To create the zipper flaps, I purchased a separating zipper and sewed scraps of the faux suede outer fabric to each side depending on which part of the coat it was attaching to so that it would blend right in. I first laid down the zipper tape that would be attached to the outer fabric (the burgundy side of the coat). Pinning that in place, I attached the other size of the zipper and tacked that down with a pin to give me a measurement for where to place the tape on the other side. Each tape was then sewn onto the corresponding coat side by first sewing it with the teeth away from center front and then folding the tape back on itself and topstitching down into its final position. This allowed me to give it a really strong finish that will last a long time.
Once the zipper was added, I could close up the coat. As I mentioned before, this was my first time really lining a coat so sewing up the sleeves was a bit scary. It was also a bit cumbersome with all those layers. I did a lot of praying to the sewing gods before sinking my needle in this seam.
The problem that I ran into here was that I was so terrified I would mess up the lining that I cut it really conservatively. It ended up being a bit TOO conservative so I really have too much length in the sleeve lining right now. Tacking it up on the inside will likely fix the issue but I may go back and try to resew it. Or I could just leave it which is what a sane person would do. Honestly, I was just happy it turned out and didn’t look like something that had gotten lost during a transporter accident like those people in Star Trek I.
The only thing left after sewing the sleeves was turning up the hem and closing up the lining. Rather than doing a simple turn up, I turned up the bottom of the coat like you would a traditional jacket where you sew the hem behind the facings and then go back and attach the lining to the top of the hem. I turned up the burgundy suede about two inches, trimmed the thinsulate to meet the turn so that it didn’t fold on itself, and then attached the lining to the hem. I have developed a mean blind stitch so I find hemming to be quite relaxing these days. I can get it done quickly and it’s nice to sit and sew while watching old episodes of Star Trek on my sewing room computer.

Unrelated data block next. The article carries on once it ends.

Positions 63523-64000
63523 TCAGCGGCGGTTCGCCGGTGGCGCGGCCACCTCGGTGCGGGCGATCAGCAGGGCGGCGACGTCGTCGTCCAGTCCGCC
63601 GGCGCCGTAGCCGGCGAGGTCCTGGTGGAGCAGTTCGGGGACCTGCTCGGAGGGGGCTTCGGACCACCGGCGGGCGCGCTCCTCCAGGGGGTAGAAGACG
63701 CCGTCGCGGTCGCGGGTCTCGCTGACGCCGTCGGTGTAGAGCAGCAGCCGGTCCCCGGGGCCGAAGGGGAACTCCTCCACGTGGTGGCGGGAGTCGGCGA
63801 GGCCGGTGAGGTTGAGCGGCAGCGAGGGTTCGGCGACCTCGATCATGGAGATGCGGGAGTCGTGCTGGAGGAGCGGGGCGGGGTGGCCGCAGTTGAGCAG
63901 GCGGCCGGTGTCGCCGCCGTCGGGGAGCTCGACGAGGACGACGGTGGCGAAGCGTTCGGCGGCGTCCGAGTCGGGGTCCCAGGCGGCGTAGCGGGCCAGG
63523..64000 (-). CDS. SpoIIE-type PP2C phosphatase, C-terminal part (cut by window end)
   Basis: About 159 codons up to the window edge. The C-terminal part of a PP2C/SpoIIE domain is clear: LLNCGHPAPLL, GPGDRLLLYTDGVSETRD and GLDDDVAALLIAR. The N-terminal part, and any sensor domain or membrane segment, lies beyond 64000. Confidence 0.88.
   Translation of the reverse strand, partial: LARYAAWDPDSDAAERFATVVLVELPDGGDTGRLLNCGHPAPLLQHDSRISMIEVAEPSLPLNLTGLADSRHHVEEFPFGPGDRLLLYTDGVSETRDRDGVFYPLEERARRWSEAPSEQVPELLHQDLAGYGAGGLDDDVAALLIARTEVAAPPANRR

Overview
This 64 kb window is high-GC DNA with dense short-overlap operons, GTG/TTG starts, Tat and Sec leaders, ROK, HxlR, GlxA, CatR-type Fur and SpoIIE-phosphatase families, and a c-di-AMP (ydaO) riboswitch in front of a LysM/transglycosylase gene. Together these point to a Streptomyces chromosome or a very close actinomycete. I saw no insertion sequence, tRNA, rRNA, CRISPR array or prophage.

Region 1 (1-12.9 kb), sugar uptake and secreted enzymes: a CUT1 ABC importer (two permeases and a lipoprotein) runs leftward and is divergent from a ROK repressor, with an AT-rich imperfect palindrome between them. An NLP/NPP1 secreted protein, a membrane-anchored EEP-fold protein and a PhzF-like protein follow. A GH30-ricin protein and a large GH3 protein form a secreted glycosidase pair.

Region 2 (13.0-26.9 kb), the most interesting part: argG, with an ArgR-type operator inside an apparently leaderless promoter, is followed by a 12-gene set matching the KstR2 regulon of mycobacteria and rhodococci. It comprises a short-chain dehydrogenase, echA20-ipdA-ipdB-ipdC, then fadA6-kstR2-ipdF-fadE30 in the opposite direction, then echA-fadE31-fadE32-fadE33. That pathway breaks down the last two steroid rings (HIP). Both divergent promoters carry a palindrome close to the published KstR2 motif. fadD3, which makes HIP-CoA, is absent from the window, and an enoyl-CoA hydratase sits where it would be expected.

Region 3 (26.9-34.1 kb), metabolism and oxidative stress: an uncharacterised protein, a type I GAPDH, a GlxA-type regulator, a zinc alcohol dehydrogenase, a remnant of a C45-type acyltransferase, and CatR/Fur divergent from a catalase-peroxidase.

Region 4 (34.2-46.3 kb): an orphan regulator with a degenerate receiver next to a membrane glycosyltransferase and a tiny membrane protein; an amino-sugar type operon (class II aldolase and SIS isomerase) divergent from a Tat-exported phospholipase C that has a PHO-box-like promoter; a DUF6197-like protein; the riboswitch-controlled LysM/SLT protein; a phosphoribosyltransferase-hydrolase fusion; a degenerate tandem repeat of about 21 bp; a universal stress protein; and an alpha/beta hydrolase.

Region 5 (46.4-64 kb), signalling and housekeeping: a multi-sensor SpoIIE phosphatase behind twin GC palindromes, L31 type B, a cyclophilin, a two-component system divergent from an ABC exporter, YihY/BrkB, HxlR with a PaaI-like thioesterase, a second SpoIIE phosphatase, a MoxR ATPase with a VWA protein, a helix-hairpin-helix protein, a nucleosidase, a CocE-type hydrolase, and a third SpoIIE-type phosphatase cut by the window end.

The last task was to add the snaps. Those took A LIFETIME. UGGGGGGH. I never want to sew snaps on again! In retrospect, I really should have attached them before I closed up the lining and top stitched but LESSON LEARNED! I spent hours sewing on those square snaps. That being said, I love them as a design element especially on the collar. It had really bothered me that I couldn’t work in the front flap turn toggle from the crew uniforms as I had hoped. I was so afraid I would bash myself in the mouth with it at some point if I had a metal closure hanging off the collar edge. These were a great compromise and having them be square instead of round gave them a more modern edge.
In fittings I was just so unsure of the look of the coat. It just didn’t feel…right. It wasn’t until I got the snaps in and everything top stitched down that I felt I had gotten it right. That final try on was so rewarding. To look in the mirror and see that I had taken an idea and made it happen in such glorious nerd fashion (pun intended) just really made me feel so much more confident in how far I have come as a seamstress. Is it fine Italian bespoke tailoring? No. Is it an amazing piece that I am super proud of? You bet and you can also be sure that there aren’t any others like it right now.